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Eugene Oregon builds village to house homeless

When dealing with the homeless population of any city, it sometimes takes a village to come up with a solution.
When dealing with the homeless population of any city, it sometimes takes a village to come up with a solution.
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Deciding what to do with the homeless people of any city is a difficult undertaking. Citizens would like to see the homeless off the streets and yet they aren’t definite on an approach to make that happen. Eugene has built a couple of villages after a homeless program founded in Portland, Oregon that helps get some homeless men and women off the streets.

Nine months ago the project began. Donated and purchased building materials built the rustic “Conestoga” type huts and the 20 bungalows, along with a gatehouse, kitchen, tarp-covered dining facility, bathhouse with toilets, a laundry facility and shower room. A yurt creates the perfect meeting area, with a wood pellet stove to take the chill off during the colder months and Wi-Fi capabilities for access to resources for council and community meetings. The whole village cost about $100,000, one of the most cost-effective ways to deal with housing those on the streets. This is the cheapest and most resourceful approaches to housing the homeless in the nation.

Since the village has been built and is housing people, it has drawn nationwide interest. Visitors from New York, Dallas, Santa Cruz, Yreka and Chico California have attended a meeting in Eugene. They were given a tour through the village.

Opportunity Village opened last year. The village is supported by a nonprofit organization and is overseen by a board of directors.

Thirty-three people are residing at the village. Each cottage is 60 to 80 square feet. The village is on city-owned property and is on North Garfield Street near Roosevelt.

Since Opportunity Village is operated by those who reside there, the rules are strictly enforced. Police have had to answer calls to the site a few times, mainly to handle drunken or disruptive people, although they state the village has far less crime and problems than was expected.

The village opened their gates in the latter part of August. Since then, 24 residents have left. Fourteen of the 24 voluntarily left to stay with relatives or to move into apartments. A total of 10 residents were expelled by the village council for disobeying rules.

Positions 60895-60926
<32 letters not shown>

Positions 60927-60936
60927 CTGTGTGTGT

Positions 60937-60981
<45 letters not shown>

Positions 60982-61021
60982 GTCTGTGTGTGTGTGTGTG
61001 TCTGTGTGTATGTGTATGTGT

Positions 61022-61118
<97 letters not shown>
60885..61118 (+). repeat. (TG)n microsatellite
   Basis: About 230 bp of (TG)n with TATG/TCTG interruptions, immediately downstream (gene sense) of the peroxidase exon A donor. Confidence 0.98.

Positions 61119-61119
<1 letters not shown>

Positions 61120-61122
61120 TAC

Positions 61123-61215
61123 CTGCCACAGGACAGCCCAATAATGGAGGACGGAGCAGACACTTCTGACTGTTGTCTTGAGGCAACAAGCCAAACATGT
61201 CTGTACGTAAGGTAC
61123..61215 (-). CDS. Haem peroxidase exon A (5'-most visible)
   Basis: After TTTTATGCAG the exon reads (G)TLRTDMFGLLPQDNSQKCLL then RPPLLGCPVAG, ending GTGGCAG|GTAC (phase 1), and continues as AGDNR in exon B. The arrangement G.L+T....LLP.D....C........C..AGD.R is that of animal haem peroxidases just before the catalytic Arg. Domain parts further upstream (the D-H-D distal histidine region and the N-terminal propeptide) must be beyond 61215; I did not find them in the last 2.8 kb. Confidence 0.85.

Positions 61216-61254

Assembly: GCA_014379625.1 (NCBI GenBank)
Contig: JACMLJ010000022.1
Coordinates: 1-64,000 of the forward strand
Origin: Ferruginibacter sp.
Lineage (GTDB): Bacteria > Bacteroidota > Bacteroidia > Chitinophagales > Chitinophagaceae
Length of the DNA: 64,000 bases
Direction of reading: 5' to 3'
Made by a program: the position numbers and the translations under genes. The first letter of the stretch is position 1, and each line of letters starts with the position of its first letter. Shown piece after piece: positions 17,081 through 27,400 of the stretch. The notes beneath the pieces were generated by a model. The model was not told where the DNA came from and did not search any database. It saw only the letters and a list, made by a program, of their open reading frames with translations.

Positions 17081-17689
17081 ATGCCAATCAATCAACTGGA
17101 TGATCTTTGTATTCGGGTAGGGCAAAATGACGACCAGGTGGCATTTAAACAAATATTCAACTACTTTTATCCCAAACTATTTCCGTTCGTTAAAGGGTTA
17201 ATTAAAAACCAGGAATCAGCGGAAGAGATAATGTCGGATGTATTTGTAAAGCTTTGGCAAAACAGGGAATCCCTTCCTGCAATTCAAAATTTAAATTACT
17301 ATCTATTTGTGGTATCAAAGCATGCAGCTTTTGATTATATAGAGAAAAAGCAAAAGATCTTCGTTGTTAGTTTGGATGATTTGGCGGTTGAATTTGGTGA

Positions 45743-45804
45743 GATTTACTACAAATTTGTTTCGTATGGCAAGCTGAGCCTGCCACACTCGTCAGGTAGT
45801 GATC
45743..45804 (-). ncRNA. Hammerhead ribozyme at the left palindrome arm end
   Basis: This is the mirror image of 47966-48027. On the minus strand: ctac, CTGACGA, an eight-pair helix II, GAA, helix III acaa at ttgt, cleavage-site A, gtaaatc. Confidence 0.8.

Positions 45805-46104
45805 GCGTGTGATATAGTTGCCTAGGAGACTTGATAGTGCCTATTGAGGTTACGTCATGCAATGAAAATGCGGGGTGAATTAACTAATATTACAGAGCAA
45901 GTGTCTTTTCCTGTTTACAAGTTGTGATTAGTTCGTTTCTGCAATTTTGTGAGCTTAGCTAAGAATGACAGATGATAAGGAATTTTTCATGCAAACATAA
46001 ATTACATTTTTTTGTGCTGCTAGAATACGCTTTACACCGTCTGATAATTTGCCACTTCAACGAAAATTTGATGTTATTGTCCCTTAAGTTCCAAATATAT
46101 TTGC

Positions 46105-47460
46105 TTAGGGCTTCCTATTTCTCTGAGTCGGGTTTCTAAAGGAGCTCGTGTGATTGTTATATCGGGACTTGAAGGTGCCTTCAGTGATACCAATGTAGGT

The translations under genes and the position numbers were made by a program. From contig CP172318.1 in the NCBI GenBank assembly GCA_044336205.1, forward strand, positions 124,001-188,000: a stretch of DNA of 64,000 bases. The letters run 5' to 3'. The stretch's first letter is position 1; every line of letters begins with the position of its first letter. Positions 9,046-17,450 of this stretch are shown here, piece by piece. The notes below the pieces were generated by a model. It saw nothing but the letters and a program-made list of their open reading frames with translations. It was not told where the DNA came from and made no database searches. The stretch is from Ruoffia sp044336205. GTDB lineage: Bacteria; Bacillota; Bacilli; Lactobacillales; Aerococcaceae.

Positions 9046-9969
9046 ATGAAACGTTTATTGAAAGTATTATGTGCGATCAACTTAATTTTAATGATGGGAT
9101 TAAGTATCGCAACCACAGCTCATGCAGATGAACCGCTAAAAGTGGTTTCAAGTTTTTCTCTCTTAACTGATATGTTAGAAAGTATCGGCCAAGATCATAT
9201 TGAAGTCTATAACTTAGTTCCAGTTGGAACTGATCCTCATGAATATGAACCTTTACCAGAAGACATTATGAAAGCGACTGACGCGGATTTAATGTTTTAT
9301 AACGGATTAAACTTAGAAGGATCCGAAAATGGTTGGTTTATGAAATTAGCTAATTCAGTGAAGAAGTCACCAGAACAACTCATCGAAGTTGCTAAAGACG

Some of the homeless people residing at the village have a difficult time adjusting to living with others again. Some may be battling drug and alcohol addictions and some may have mental health issues that make it difficult to make the adjustment back into a society-driven residence.

People who move into the village have to sign an agreement to follow the village rules. Future residents are screened during this process as well. The board of directors is made up of 12 members from outside resources and a group of seven members are chosen every two months to oversee rules and everyday affairs out of the residents in the village.

Residents pay $30 per month to cover utilities and to live in the village that spreads over an acre. The homes are unheated so the residents say it’s a lot like camping.

Residents are not allowed to drink, although some have chosen to drink off the site and return home intoxicated. Food and other items have gone missing and arguments ensue. It’s all a part of living communally.

Another village is in the making. The name Emerald Village Eugene has been selected but not set in stone as of yet. The new village would provide another 15 houses. The new village would give homeless people a longer-term housing option out of those who have a little income but still cannot afford an apartment.

The lot for the village is leased to the program for $1 per year. The lease draws to an end in October, although the board of directors is hoping to get another year for the site. The program allows homeless residents of Eugene a more permanent place to stay, rather than setting up tents around the city night after night.

Residents of the village have come up with a plan to help new residents adjust to the village life. Each veteran would spend two weeks with the new arrivals to help them understand how things operate.

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